What is a CCJ and what happens if I get one?
A CCJ (County Court Judgement) is a type of marker on your credit report that indicates that you have been subject to a Default that you have not repaid within 30 days and therefore your debtor has taken you to court to reclaim what’s owed to them.
Whether or not you satisfy (repay) the CCJ, it will remain on your credit file for 6 years, making it difficult to obtain further credit, especially if it happened fairly recently.
How do I know if I have a CCJ?
You will typically have been notified of your CCJ via post or email and been given a date by which you need to repay, however, you can also check your credit report for free online on sites like Checkmyfile.
Are there any lenders that will accept a CCJ?
Yes, there are specialist Mortgage Lenders that are specifically set up to provide bad credit mortgages, in fact. Each has their own set of criteria, however, so it’s important to seek guidance from a broker with experience in bad credit mortgages. There are also high street lenders that operate in the adverse credit space, however, their criteria are much stricter.
How old does a CCJ have to be to get a mortgage?
You will tend to find that the market opens up for you considerably three years after it was registered. That said, there are lenders that are willing to look at CCJs as recent as six months old. In this instance, the LTV (Loan to Value) may be lower and the interest rate will almost certainly be higher than it would if you didn’t have credit issues.
What criteria do I need to meet?
The criteria vary from one lender to the next, but if you have bad credit, it will help if you can closely match the other criteria closely. Of course, you’ll have the standard mortgage criteria such as:
Affordability and income type – lenders tend to prefer employed over Self-Employed income, however, so long as you can demonstrate stable income that provides you the means to repay the loan, there will be a lender that can help. A typical applicant can borrow four and a half times their annual household income, however, professionals and high net worth clients are often able to borrow at higher multiples than this.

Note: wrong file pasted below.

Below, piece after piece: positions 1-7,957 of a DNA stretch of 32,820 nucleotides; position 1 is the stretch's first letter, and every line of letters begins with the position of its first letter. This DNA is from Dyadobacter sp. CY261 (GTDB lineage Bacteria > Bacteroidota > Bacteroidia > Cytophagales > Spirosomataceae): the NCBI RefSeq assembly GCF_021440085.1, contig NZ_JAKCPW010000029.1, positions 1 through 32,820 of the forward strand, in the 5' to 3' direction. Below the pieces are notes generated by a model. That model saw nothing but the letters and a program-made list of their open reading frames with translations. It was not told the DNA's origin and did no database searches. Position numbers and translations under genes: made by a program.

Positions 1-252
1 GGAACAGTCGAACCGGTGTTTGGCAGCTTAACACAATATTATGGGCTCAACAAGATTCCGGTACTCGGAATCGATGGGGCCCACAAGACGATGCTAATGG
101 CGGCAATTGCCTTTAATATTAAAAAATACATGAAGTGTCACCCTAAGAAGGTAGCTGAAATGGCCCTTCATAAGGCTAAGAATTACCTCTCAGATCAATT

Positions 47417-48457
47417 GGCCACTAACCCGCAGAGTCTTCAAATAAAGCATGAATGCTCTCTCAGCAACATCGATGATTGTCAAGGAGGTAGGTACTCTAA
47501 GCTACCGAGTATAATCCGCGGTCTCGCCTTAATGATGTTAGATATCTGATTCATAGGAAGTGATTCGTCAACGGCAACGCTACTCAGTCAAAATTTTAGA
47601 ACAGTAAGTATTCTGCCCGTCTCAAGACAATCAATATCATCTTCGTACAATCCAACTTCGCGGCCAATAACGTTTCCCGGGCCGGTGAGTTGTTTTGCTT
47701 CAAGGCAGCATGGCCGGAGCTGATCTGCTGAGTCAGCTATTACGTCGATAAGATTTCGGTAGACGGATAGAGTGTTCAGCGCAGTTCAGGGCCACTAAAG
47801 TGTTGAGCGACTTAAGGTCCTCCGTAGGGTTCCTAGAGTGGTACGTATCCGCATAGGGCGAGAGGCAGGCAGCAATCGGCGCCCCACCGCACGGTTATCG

Some lenders may reduce the income multiples and/or Loan to Value available to you if you have poor credit, however.
Deposit – It’s possible to secure a mortgage with as little as 5% deposit, however, you should bear in mind that offering a larger deposit will provide you with more options, particularly if you have CCJs.
Those lenders willing to consider more recently registered CCJs will generally ask for larger deposits, and this could be anywhere between 10-25%.
CCJ Specific criteria – Again, this varies substantially from one lender to the next, and there are less high street lenders available in particular, especially if your CCJ is newly registered. All lenders assess risk differently, however, and whilst some will be concerned with the date on the CCJ, others will be more interested in whether or not it’s been satisfied.
Things that bad credit lenders will typically consider in terms of the acceptability of your CCJ are: